Bell completes segment routing implementation for its core network

The company should now be prepared to handle the increased traffic load that will come from more users


National telecom Bell has completed work on its next-generation core network.

According to a December 4th, 2017 media release, Bell has successfully rolled out segment routing. Bell is therefore the first Canadian carrier to fully implement segment routing across its entire network.

The upgrades are part of Bell’s Network 3.0 initiative. The Network 3.0 plan saw Bell upgrade “the first four” IP core routers.

“Segment routing is a significant step forward on our mission to transform the way our network interacts with our people, processes and technology at Bell,” said Stephen Howe, executive vice president and CTO for Bell Canada, in the same December release.

“As our Network 3.0 transformation progresses, and with segment routing now in place, we now have the foundation to enable greater network reliability, as well as enhanced speed and agility from Bell in responding to clients’ needs.”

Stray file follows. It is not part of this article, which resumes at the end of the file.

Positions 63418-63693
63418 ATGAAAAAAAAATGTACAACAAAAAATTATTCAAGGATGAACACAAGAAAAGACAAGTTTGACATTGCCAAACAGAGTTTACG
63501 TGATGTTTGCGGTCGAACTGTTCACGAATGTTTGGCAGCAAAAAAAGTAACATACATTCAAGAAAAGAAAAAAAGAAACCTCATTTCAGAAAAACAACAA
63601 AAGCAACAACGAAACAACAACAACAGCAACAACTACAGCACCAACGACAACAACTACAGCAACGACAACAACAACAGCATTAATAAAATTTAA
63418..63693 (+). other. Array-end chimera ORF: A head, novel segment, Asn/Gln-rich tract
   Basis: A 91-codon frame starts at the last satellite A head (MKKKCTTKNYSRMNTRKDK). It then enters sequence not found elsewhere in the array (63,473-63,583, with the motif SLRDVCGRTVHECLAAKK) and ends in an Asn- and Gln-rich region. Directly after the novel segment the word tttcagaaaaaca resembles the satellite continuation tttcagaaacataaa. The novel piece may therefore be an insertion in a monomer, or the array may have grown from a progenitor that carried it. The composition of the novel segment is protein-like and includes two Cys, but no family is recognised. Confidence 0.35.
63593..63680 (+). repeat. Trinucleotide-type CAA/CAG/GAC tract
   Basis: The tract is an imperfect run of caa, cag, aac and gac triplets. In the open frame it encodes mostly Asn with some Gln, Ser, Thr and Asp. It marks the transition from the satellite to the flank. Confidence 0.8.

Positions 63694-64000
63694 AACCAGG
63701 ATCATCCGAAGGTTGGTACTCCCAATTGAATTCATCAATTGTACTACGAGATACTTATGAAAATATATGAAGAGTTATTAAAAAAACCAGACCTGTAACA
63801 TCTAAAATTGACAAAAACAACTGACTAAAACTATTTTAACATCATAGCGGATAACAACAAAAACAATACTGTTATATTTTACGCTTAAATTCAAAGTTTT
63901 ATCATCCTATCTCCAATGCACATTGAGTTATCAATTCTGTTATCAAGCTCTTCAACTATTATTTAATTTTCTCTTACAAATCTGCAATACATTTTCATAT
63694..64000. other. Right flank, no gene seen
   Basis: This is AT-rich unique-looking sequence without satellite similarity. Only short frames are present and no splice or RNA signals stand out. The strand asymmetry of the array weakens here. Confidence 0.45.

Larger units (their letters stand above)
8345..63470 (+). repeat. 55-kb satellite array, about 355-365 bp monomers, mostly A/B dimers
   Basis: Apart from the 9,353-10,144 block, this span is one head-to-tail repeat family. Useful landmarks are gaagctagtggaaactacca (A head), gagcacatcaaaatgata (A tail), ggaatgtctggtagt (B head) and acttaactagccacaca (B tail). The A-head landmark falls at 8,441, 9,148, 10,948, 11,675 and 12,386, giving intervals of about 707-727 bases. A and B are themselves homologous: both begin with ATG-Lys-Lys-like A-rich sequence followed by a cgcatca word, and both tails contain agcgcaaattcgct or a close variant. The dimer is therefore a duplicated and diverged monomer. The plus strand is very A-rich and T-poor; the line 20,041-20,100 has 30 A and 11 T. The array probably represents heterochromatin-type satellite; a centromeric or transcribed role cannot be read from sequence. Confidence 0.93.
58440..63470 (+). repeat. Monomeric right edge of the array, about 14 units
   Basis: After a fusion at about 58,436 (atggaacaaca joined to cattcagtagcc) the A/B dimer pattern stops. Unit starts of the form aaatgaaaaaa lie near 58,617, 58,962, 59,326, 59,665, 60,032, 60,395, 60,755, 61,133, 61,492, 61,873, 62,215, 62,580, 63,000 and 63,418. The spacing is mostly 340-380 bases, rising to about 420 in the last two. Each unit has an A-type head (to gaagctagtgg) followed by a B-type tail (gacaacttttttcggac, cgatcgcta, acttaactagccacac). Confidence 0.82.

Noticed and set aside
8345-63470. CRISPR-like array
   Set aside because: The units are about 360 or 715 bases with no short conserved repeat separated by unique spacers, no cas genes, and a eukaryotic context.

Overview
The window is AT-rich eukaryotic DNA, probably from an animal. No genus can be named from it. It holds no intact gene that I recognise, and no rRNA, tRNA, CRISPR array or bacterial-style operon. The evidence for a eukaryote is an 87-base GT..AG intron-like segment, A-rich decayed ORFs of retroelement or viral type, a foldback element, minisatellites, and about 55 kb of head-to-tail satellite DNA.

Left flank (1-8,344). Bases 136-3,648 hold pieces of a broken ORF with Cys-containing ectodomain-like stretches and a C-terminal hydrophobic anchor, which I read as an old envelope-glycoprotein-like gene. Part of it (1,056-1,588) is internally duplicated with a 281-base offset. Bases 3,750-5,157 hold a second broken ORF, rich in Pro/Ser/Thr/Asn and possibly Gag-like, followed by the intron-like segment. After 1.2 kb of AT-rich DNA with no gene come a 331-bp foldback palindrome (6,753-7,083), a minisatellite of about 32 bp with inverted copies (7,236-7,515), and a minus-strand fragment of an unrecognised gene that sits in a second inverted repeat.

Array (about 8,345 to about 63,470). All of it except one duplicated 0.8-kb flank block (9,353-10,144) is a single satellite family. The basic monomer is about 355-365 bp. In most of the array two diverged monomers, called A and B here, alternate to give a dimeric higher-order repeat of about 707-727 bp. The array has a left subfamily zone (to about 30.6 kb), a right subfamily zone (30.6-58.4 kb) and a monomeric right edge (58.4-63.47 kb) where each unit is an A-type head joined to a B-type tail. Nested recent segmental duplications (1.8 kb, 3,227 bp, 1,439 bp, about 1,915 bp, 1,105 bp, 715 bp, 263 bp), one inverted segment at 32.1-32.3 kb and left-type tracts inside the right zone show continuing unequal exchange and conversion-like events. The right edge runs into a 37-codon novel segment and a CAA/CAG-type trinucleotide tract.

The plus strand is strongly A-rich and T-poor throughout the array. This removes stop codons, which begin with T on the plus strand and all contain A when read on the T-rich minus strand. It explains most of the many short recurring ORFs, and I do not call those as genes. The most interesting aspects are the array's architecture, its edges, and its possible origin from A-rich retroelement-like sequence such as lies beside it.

On the nature of segment routing

There are a number of different ways to explain segment routing — Cisco enjoys the airline luggage method — but the concept is actually quite simple.

Segment routing breaks down packet data that travels through a network into individual parts, or segments, with specific instructions coded into each part.

As a result, a network doesn’t need to determine how to treat individuals bits of packet data. Instead, all that needs to happen is to quickly study the instructions for each part, and send the data where the instructions say it needs to go.

According to Cisco, “segment routing utilizes the network bandwidth more effectively than traditional [multiprotocol label switching] networks and offers lower latency.”

What this means is that more information can travel at faster speeds.

Source: Cisco